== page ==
Jack Higgins – The Last Place God Made

The sandbanks appeared and disappeared at intervals for most of the way, finally rising in a shoal a good two hundred yards long in the centre of the river opposite the mission jetty.

“I landed and took off from there twice last year during the summer when the river was low,” Hannah said.

I suspected he had made the remark for something to say more than anything else for we were drifting in towards the jetty now and the silence was uncanny.

We tied up alongside an old steam launch and climbed up on to the jetty. A couple of wild dogs were fighting over some-tiling on the ground at the far end. They cleared off as we approached. When we got close, we saw it was another nunslying face-down, hands hooked into the dirt.

Flies rose in clouds at our approach and the smell was fright-ful. Alberto held a handkerchief to his face and dropped to one knee to examine the body. He slid his hand underneath, groped around for a while and finlly came up with the identity disc he was seeking on its chain. He stood up and moved away hurriedly to breathe fresh air.

“Back of her skull crushed, probably by a war club.”

“How long?” Hannah asked him.

“Two days – three at the most. If there has been a general massacre then we couldn’t be safer. They believe the spirits of those killed violently linger in the vicinity for seven days. There isn’t a Huna alive who’d come anywhere near this place.”

I don’t know whether his words were supposed to reassure, but they certainly didn’t do much for me. I slipped the safety catch off the machine-gun and held it at the ready as we went forward.

The mission itself was perhaps a hundred yards from the jetty. One large single-storeyed building that was the medical centre and hospital, four simple bungalows with thatched roofs, and a small church on a rise at the edge of the jungle and close to the river, a bell hanging from a frame above the door.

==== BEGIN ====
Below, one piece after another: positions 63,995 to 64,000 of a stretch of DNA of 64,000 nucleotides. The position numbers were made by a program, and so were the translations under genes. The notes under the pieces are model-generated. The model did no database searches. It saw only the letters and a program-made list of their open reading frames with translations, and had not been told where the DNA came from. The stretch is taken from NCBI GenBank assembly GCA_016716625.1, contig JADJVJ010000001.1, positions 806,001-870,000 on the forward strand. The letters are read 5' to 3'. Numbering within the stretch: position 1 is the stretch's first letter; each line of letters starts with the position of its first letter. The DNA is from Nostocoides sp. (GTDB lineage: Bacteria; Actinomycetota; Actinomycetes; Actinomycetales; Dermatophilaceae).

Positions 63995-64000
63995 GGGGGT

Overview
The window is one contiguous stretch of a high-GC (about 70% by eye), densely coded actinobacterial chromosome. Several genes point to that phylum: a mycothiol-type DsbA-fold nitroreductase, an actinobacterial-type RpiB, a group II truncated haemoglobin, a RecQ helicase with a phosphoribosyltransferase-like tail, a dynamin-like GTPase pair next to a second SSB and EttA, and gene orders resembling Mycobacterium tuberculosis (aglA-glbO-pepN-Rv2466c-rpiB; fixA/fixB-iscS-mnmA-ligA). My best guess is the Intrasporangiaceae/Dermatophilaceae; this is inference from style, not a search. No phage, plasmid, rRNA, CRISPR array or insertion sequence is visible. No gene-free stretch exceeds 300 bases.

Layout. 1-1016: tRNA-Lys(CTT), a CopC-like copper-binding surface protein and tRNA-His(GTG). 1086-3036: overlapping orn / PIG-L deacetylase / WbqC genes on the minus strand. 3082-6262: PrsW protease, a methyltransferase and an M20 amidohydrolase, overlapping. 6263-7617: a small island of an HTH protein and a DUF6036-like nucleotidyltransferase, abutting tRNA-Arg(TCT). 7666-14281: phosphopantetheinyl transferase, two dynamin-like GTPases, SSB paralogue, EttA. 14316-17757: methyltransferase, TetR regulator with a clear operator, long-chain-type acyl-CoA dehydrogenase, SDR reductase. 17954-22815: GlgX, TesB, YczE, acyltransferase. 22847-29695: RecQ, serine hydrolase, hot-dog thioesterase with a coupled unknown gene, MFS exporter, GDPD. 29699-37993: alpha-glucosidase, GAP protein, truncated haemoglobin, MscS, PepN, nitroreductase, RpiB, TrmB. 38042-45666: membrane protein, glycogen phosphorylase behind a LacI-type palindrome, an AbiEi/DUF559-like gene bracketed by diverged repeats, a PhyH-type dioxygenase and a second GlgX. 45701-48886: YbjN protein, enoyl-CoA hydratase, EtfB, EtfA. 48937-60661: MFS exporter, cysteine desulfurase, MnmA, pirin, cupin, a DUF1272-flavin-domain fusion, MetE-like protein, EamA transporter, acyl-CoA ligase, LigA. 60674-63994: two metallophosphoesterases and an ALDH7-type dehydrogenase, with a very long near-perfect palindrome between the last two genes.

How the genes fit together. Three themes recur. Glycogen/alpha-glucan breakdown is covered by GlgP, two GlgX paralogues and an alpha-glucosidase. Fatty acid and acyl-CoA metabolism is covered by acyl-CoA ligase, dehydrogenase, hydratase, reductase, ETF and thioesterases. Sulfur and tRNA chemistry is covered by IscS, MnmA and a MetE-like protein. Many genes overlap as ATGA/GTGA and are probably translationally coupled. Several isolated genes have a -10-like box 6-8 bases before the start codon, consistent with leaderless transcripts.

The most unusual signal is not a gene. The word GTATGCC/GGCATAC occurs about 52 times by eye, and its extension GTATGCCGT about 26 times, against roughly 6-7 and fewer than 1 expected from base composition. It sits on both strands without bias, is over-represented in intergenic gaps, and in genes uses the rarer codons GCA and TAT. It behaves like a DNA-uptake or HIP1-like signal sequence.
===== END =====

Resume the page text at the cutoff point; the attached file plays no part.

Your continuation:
We found two more nuns before we reached the mission, both virtually hacked to pieces, but the most appalling sight was at the edge of the clearing at the end of the medical centre where we discovered the body of a man suspended by his ankles above the cold ashes of what had been a considerable fire, the flesh peeling from his skull. The smell was nauseating, so bad that I could almost taste it.

Alberto beat the flies away with a stick and took a close look. “Father Conte’s servant,” he said. “An Indian from down-river. Poor devil, they must have decided he’d earned something special.”

Hannah turned on me, his face like the wrath of God. “And you were feeling sorry for the bastards.”

Colonel Alberto cut in quickly. “Never mind that now. Your private differences can wait till later. We’ll split up to save time and don’t forget I need identity bracelets. Another day in this heat and it will be impossible to recognise anyone.”

I took the medical centre, an eerie experience because every-thing was in perfect order. Beds turned down as if awaiting patients, mosquito nets hooked up neatly. The only unusual thing was the smell which led me to the small operating theatre where I found two more nuns, their bodies already decompos-ing. Like the one at the end of the jetty they seemed to have been clubbed to death. I managed to find their identity discs without too much trouble and got out

Alberto was emerging from one of the bungalows. I gave him the discs and he said, “That makes ten in all; there should be a dozen. And there’s no sign of Father Conte.”

“All they’ve done is kill people,” I said. “Everything else is in perfect order. It doesn’t make sense. I’d have expected them to put a torch to the buildings, just to finish things off.”

“They wouldn’t dare,” he said. “Another superstition. The spirits of those they have killed need somewhere to live.”

Hannah moved out of the church and called to us. When we joined him he was shaking with rage. Father Conte lay flat on his back just inside the door, an arrow in his throat. From his position, I’d say he had probably been standing on the porch facing his attackers when hit. His eyes had gone, probably one of the vultures which I had noticed perched on the church roof. Most terrible thing of all, his cassock had been torn away and his chest hacked open with amachete.

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Categories: Higgins, Jack